Impeachment Hearing Day Two: Nunes Reads 1st Ukraine Call, Questions Why Yovanovitch is Testifying

During the second impeachment inquiry hearing Friday, Rep. Devin Nunes (R-CA) read the newly released transcript of President Trump’s first congratulatory phone call to Ukrainian President Volodymyr Zelensky, and questioned why they were even having a hearing, since the witness didn’t have “any firsthand knowledge of the issues that we’re looking into.”

The top Republican on the House Intelligence Committee read the April transcript just prior to the opening testimony of former U.S. Ambassador to Ukraine Marie Yovanovitch, who Trump recalled in May, following reports that she was undermining Trump’s efforts to investigate corruption in Ukraine.

Unlike House Intel Chairman Adam Schiff—who added ample creative flourishes to his reading of the transcript of Trump’s July phone call with Zelensky in September—Nunes read the transcript verbatim, “so there’s no confusion over this first call.”

As the April call transcript reveals, Trump invited Zelensky to the White House, long before any aid issues were raised, demolishing the Democrat argument that the president was using a potential White House meeting as leverage until he could get the Ukraine government to investigate the Bidens.

“When you’re settled in and ready, I’d like to invite you to the White House. We’ll have a lot of things to talk about, but we’re with you all the way,” Trump said, according to the transcript.

And when Zelensky invited the president to his inauguration, Trump said he would have to check his schedule, but would at the very least dispatch someone at “a very, very high level.” He kept his promise, initially tapping Vice President Mike Pence to attend, and later replacing him with Energy Secretary Rick Perry.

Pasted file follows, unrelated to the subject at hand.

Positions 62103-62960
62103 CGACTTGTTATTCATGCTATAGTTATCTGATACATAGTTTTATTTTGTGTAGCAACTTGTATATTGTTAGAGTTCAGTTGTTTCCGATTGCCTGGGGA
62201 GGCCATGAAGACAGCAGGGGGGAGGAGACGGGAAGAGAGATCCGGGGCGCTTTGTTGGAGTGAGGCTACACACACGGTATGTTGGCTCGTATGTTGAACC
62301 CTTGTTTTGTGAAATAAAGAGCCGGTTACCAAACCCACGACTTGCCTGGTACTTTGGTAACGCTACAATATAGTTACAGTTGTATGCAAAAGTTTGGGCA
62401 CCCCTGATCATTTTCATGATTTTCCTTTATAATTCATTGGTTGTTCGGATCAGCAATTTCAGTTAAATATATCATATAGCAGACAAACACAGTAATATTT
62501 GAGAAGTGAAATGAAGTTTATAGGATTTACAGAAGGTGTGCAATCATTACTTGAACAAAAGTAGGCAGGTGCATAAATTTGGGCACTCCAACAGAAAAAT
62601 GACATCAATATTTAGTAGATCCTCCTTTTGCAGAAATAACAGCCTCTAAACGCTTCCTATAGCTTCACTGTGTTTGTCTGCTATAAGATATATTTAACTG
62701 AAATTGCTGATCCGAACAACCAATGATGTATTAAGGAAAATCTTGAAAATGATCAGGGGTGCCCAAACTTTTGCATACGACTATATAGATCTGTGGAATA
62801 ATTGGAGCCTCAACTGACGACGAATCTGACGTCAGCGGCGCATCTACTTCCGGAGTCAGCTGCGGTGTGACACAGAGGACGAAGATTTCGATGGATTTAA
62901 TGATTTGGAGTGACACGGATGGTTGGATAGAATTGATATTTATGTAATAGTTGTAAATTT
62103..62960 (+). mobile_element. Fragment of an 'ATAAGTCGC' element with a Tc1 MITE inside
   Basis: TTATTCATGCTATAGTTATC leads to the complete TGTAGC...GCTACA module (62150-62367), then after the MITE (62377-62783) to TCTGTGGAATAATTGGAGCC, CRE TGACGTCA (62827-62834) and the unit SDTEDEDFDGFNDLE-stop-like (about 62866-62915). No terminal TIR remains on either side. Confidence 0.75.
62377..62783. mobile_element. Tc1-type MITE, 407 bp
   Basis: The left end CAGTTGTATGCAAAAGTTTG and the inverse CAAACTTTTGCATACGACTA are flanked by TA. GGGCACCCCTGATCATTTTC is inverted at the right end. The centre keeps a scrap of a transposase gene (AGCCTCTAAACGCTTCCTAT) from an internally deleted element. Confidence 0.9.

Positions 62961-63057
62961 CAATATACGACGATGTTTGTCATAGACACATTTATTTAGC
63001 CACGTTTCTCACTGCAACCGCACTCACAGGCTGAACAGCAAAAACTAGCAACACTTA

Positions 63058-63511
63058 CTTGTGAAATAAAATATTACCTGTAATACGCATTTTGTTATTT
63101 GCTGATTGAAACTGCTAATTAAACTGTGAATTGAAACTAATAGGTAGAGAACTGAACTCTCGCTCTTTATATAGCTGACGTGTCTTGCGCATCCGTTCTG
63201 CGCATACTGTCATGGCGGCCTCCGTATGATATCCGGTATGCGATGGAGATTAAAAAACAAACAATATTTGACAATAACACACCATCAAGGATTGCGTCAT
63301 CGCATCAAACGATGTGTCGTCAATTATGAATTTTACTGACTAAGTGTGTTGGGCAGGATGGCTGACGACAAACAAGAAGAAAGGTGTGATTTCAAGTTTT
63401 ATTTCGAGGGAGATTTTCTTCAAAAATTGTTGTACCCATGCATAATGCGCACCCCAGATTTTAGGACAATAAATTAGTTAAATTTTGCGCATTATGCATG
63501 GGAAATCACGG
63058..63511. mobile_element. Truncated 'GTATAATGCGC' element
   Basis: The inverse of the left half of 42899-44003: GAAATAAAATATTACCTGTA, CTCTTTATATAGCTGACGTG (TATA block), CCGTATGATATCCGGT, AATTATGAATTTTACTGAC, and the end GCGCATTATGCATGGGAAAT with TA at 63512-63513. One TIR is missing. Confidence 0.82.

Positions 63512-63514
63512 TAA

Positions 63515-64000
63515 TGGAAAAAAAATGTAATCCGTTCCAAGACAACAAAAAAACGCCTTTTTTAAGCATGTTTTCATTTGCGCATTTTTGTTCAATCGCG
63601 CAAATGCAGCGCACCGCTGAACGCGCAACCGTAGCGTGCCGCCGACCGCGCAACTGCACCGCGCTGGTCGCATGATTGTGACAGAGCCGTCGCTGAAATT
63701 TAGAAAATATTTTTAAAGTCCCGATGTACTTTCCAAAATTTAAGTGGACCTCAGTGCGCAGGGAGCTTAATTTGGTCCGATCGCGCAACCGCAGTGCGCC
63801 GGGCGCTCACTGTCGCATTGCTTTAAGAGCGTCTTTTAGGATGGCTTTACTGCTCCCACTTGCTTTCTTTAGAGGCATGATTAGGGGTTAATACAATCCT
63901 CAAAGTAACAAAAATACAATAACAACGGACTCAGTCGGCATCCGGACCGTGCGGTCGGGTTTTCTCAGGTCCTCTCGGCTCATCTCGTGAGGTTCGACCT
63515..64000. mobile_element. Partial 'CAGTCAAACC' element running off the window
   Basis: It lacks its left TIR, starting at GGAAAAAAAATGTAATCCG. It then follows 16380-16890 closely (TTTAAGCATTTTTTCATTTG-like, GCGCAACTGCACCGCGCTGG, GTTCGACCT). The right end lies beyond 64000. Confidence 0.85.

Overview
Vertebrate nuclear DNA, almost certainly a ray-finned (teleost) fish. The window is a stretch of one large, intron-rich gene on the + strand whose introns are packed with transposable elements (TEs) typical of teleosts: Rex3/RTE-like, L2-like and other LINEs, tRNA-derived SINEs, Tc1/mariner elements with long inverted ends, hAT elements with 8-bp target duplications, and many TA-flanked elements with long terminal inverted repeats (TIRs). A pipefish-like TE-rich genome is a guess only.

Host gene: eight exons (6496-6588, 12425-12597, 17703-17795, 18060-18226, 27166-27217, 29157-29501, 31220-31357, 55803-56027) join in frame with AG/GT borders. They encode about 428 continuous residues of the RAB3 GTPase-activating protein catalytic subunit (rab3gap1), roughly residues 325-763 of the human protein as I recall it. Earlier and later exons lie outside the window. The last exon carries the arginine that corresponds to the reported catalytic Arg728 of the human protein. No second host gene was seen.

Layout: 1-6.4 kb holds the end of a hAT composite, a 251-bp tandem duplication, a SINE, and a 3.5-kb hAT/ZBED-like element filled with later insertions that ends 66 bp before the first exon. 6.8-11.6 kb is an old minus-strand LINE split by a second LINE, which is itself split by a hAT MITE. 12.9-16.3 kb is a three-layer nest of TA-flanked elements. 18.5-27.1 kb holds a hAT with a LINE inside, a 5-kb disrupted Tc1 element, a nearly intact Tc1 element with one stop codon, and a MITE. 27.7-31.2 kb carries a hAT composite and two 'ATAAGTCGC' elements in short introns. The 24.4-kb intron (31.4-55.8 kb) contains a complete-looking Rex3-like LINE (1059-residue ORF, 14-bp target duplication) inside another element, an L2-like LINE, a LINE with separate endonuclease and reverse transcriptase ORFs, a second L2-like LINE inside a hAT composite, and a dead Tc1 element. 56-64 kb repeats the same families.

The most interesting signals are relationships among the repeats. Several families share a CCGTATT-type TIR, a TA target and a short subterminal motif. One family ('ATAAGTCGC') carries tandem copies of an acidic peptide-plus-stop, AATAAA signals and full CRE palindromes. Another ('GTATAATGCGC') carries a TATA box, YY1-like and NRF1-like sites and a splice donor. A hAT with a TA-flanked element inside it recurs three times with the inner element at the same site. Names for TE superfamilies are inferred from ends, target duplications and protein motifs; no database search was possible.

Yovanovitch complained during her opening testimony that she was abruptly terminated from her post for “no real reason” and had to leave Ukraine in a hurry because State Department officials had expressed concerns about her security.

The diplomat returned to Washington DC where she remains a paid employee of the State Department.

Democrats went on to read the part of the July 25 call transcript where Trump told Zelensky that Yovanovitch was not a good ambassador and that she “was going to go through some things.”

As predicted, Yovanovitch was at times close to tears throughout her appearance before the House Intelligence Committee, telling the panel that she felt “threatened” by the Trump’s comment, when the call transcript was released on September 25.

“It didn’t sound good — it sounded like a threat,” she said.

She also said she felt “intimidated” when Schiff read the president’s tweets about her firing that were sent while she was testifying.

“Ambassador, you’ve shown the courage to come forward today and testify. Notwithstanding the fact that you were urged by the White House or State Department not to, notwithstanding the fact that as you testified earlier the President implicitly threatened you in that call record, and now the President — in realtime — is attacking you. What effect do you think that has on other witnesses willingness to come forward and expose wrongdoing?” he asked.

Yovanovitch answered: “It’s very intimidating.”

“It’s designed to intimidate, is it not?” Schiff asked.